This time last year, Casey’s General Stores Inc. was in the midst of a hostile takeover defence to fend off bidder Alimentation Couche-Tard Inc.
Fast foward 12 months, and Casey’s stock has hit a new all-time high, all on its own.
Couche-Tard first approached Casey’s in October, 2009, and ultimately launched the hostile bid because it said management had done nothing to increase shareholder value, so a takeover was the only way for Casey’s shareholders to realize a big share premium in the near future. It turns out that wasn’t exactly the case. Over the last twelve months, Casey’s stock is up 27 per cent. (To be fair, Couche-Tard's stock is up 40 per cent over the same period.)
Of course, the market has rallied during that time, but it proves that the shareholders didn’t need a takeover to generate some returns. At the time of the hostile bid, Couche-Tard offered $38.50 (U.S.). The stock is now trading around $44.30.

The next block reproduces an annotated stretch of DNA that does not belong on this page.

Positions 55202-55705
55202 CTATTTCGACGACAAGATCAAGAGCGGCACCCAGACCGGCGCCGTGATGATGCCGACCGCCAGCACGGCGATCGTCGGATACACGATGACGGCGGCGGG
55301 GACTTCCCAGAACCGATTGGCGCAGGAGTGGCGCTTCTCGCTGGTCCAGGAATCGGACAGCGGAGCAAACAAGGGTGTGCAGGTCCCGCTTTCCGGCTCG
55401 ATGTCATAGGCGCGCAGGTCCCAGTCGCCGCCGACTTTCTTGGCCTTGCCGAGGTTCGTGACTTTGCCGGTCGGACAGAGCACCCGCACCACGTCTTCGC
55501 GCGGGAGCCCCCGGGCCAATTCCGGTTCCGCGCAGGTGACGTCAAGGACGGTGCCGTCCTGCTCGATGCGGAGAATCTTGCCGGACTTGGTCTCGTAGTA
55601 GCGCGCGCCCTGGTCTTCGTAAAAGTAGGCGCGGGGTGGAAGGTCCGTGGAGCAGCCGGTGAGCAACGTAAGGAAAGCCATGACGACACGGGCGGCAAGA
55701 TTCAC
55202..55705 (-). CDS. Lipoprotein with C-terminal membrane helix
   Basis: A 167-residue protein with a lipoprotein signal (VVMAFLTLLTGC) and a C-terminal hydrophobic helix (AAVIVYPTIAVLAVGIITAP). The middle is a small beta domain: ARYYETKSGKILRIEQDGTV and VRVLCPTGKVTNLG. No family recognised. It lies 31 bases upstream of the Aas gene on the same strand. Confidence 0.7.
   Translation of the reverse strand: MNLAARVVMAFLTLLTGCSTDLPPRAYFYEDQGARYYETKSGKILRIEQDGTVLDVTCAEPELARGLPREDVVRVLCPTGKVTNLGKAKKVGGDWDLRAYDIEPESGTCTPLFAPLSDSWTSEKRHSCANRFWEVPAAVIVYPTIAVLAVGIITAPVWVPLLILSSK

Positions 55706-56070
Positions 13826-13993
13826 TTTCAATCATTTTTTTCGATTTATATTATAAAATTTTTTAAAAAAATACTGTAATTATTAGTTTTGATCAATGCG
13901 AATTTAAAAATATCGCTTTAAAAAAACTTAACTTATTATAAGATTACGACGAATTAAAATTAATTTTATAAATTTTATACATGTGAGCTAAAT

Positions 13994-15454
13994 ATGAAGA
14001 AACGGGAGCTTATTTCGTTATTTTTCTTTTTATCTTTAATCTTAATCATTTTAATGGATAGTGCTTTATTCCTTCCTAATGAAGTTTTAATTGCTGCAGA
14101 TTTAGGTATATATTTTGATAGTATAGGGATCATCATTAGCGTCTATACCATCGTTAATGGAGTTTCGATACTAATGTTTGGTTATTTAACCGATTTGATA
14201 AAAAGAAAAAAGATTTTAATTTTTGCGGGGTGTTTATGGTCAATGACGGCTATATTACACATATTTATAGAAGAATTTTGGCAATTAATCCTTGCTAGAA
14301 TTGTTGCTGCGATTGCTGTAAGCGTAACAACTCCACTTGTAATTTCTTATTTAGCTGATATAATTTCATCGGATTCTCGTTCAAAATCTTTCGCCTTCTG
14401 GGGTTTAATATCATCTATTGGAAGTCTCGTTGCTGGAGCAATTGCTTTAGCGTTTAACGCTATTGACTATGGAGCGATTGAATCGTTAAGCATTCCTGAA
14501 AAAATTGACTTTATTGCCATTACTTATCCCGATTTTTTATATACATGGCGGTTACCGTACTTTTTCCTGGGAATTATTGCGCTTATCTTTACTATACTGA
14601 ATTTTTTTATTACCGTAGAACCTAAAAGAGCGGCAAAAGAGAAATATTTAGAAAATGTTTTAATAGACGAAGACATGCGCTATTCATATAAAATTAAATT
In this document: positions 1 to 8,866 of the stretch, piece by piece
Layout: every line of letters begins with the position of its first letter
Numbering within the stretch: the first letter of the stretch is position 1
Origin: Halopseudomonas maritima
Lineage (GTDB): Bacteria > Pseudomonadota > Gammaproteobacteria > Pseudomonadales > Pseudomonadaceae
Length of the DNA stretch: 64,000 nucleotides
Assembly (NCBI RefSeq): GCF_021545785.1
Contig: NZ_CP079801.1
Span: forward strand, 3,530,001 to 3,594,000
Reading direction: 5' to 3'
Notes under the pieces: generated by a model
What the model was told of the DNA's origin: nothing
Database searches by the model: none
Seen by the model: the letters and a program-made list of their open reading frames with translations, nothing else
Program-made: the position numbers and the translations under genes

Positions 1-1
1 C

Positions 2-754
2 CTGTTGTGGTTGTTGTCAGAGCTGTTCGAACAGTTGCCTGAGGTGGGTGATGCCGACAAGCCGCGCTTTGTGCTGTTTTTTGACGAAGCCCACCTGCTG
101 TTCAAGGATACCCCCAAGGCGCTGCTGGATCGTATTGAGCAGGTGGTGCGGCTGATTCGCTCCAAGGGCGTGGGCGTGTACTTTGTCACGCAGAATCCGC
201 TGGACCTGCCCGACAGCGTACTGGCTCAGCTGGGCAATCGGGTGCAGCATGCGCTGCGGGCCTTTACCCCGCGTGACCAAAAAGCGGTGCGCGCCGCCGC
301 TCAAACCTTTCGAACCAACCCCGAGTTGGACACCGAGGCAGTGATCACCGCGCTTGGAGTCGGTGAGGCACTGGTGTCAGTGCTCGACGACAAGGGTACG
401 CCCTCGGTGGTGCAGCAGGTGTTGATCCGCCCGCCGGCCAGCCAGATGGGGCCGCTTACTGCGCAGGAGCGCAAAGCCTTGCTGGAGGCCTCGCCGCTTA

Yet Casey’s run has had some wild swings. In March the stock plummeted all the way down to $36. It has since recovered, bolstered largely by strong fiscal year end results. Those came out earlier this week, and higher gas prices have been a good thing for Casey’s. On the back of this strength, the company increased its dividend from 54 cents to 60 cents, extending its track record of increases. The company’s payout ratio is now about 25 per cent, which is at the high end of its desired range.
Going forward, Casey’s has said it looks to continue picking up small independent stores and chains who have trouble with rising costs from things like rising credit card processing fees.
Couche-Tard’s battle for control of Casey’s was an ugly fight last summer. Couche-Tard tried to replace Casey’s board of directors, but after that attempt failed in September the company dropped its bid.
However, near the end of the battle, 7-Eleven entered the fray and offered $43 per share, only to back away in the end. Couche-Tard accused Casey’s of using 7-Eleven as a “smokescreen” right before the shareholder vote.